Ohio is promoting lower cost of living on billboards across Seattle (GeekWire Photo / Beth Sylves)
Hey, Seattle: Buckeye state is coming for your jobs.
JobsOhio, the Midwestern state business development agency, has a series of billboards across Seattle promoting the benefits of living in a place where “you can actually save for a rainy day.”
The GeekWire team spotted the billboards in the Magnolia and Queen Anne neighborhoods – two enclaves with thousands of technicians bordering key tech campuses (Expedia, Facebook, and Amazon). Of course, these tech campuses are largely empty these days – so it’s unclear how many drivers actually see the billboards.
Even so, the campaign is part of a larger effort by Ohio and other states to promote their properties at a time when the global pandemic has radically changed where and how people work, especially mobile technicians. With these changing work patterns, Ohio and other states hope to capitalize on.
At a recent JobsOhio board meeting, the agency found it was trying to “boldly raise awareness” and responded positively to the response from Ohio Gov. Mike DeWine on COVID-19. The campaign – called “Ohio is for Leaders” – mainly targets coastal cities like San Francisco, Los Angeles, New York and Boston.
Part of the advertising campaign in Ohio. (Via JobsOhio)
Not a day goes by without another story about the so-called Silicon Valley exodus – including a play in Axios entitled “The Rebellion Against Silicon Valley,” which cites data that 89,000 households have left San Francisco since the pandemic broke out should. The warm climates of Miami and Austin have turned out to be popular travel destinations for many technicians, but Seattle has also benefited from the recent migration.
Last year, GeekWire reported that Tanium – a $ 9 billion cybersecurity company – had moved its headquarters from the San Francisco Bay Area to Kirkland, Washington. At the time of the move, Tanium CEO Orion Hindawi bluntly told us, “It’s not San Francisco. It was 20 years ago. “
And data suggests Seattle may not be losing as many tech jobs as Silicon Valley. LinkedIn employee migration data shows that Seattle added 2.2 technical employees for every single employee from March to October last year. That’s slightly below the number of 2.5 from 2019. The report also found that the number of people moving to Seattle from the Bay Area increased 28% year over year from March to October.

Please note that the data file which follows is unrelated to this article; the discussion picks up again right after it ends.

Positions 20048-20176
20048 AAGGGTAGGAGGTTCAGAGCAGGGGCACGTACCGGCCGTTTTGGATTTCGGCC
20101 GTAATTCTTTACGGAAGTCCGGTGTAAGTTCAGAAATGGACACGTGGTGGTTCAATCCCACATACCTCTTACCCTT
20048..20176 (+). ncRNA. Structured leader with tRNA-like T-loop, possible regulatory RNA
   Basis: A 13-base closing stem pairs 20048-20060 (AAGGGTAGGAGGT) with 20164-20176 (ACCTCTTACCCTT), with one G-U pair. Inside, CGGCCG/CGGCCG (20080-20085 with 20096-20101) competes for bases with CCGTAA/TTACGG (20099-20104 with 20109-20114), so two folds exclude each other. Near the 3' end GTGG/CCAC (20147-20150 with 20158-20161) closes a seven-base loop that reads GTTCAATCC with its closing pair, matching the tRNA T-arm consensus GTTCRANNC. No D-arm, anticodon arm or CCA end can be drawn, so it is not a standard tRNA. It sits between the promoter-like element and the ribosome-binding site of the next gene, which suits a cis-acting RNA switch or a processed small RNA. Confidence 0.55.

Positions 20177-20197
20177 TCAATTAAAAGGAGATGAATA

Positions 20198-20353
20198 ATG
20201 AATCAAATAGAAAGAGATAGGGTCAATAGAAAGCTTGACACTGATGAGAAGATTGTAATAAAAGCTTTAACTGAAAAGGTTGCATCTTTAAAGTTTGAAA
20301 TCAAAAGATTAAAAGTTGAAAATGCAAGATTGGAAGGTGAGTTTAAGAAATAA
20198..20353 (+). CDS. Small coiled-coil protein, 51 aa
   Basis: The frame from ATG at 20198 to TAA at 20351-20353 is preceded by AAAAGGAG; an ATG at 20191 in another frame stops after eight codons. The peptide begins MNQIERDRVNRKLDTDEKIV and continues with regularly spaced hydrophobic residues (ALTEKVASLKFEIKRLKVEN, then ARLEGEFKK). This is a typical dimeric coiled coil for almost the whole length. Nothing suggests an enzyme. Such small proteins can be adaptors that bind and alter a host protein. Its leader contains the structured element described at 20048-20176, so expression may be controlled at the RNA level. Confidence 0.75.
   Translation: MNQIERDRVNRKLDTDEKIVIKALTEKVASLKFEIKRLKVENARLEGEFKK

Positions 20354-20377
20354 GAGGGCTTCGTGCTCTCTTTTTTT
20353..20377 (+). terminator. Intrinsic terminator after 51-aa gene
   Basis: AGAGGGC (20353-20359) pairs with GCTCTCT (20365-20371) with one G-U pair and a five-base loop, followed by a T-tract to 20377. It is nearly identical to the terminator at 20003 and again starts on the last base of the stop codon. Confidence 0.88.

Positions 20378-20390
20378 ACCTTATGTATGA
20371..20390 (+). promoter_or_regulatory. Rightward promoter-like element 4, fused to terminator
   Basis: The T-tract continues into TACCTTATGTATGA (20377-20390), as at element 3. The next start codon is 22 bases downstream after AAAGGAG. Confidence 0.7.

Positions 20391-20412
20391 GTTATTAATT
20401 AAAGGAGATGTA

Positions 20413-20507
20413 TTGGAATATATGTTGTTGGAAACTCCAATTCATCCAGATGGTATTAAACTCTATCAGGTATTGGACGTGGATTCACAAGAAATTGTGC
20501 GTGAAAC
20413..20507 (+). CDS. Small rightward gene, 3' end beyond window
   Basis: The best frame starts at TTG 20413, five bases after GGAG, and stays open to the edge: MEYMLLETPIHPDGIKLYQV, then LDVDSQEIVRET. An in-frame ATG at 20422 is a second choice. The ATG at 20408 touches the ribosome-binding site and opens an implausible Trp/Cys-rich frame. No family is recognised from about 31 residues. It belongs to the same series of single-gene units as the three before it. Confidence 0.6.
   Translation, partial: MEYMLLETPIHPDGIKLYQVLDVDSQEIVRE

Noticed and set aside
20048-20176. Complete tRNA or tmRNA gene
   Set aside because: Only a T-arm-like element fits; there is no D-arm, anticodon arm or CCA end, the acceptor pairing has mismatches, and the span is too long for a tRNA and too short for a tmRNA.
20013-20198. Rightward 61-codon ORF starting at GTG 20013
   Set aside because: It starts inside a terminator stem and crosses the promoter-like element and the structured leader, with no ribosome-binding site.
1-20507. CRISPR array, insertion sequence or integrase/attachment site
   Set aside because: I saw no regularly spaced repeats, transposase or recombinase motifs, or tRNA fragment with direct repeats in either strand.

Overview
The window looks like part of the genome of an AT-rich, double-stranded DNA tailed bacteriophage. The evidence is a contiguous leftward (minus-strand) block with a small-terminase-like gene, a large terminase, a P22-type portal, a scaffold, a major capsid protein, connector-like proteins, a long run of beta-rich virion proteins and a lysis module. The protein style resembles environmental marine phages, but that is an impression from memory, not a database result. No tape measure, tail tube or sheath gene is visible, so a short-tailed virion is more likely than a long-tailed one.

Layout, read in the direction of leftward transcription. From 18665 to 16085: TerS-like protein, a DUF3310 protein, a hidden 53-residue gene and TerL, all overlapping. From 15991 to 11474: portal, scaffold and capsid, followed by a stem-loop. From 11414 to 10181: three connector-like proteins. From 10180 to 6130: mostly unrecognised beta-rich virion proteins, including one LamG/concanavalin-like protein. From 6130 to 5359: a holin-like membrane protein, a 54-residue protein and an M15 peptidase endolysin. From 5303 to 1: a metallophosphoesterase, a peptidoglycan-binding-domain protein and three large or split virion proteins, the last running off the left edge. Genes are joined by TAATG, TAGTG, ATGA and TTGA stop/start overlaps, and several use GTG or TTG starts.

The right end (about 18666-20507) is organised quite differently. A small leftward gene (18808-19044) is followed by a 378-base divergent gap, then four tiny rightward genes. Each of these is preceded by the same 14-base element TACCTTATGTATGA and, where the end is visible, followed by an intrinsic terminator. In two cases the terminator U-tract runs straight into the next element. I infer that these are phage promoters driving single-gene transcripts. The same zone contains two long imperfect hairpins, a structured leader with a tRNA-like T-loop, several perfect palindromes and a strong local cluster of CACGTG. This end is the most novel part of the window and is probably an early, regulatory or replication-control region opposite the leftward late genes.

However, a separate analysis by U-Haul released earlier this month found that Washington had seen a steep decline in migration to the state, falling from 5th to 36th place in 2020. Ohio, on the other hand, jumped three points to fourth on the measurement for the number of one-way U-Haul trucks entering or exiting a state. Tennessee, Texas, and Arizona rounded out the top 5, while California came last.
Ohio is certainly a cheaper place to live than western Washington. However, there are other factors – and we’re not talking about the weather. As an example, Ohio levies a state income tax while Washington state does not.
Plugging Seattle and Columbus, Ohio into a cost of living calculator shows some interesting results. The cost of living in Columbus is 4% lower than in Seattle, according to the SmartAsset calculator.
Unsurprisingly, Seattle housing costs are 18% higher and food costs 13% higher. In the state capital of Ohio, however, tax costs are 29% higher. NerdWallet’s cost of living analysis shows Columbus is 43% cheaper than Seattle, but doesn’t account for state and local taxes.
In a statement to GeekWire, JP Nauseef, CEO of JobsOhio, pointed out the housing costs, the tax structure, the shorter distances and the “abundance of friendly neighbors” in Ohio. He added that Ohio’s “door is open and welcoming”.
“Ohio offers just the right mix of business opportunity and affordability,” he said.
This isn’t the first time business development has focused on technicians in Seattle. In 2017, the City of Calgary displayed a giant billboard next to the Amazon campus in the South Lake Union neighborhood in hopes of attracting attention as a destination for the company’s second headquarters.